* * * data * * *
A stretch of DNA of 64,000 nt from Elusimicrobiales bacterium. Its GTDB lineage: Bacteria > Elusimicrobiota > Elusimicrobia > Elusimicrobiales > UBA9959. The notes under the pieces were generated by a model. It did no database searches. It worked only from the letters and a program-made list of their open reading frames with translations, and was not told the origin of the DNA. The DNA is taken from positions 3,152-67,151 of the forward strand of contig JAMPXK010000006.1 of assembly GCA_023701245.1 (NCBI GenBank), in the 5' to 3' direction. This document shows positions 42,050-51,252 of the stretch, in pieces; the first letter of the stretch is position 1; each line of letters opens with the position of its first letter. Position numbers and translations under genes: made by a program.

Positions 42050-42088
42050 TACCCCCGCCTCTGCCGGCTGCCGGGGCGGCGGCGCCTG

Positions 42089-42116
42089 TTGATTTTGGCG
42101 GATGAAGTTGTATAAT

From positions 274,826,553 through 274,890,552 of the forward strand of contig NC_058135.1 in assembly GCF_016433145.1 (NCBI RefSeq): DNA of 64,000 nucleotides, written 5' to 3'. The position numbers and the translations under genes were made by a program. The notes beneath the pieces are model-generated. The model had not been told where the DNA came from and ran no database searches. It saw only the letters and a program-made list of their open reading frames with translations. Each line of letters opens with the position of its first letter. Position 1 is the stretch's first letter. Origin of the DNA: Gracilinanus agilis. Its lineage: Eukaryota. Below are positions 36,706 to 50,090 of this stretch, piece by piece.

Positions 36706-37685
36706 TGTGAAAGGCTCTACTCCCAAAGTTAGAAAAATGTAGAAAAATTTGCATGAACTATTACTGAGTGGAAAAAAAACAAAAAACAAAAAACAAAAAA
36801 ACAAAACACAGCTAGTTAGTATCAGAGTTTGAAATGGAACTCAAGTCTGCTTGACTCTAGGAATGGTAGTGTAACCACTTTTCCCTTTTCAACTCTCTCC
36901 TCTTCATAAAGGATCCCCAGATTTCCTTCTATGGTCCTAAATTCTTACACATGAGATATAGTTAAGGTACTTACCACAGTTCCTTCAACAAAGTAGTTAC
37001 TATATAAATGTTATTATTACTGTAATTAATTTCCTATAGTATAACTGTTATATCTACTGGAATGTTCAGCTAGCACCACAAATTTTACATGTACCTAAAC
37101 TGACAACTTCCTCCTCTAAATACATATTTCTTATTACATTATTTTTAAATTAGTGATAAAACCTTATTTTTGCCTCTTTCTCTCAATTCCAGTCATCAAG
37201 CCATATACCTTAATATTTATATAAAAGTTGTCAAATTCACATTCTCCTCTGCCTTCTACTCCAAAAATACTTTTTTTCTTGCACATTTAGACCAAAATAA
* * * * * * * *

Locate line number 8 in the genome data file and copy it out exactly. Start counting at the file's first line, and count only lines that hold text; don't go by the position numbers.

Positions 36706-37685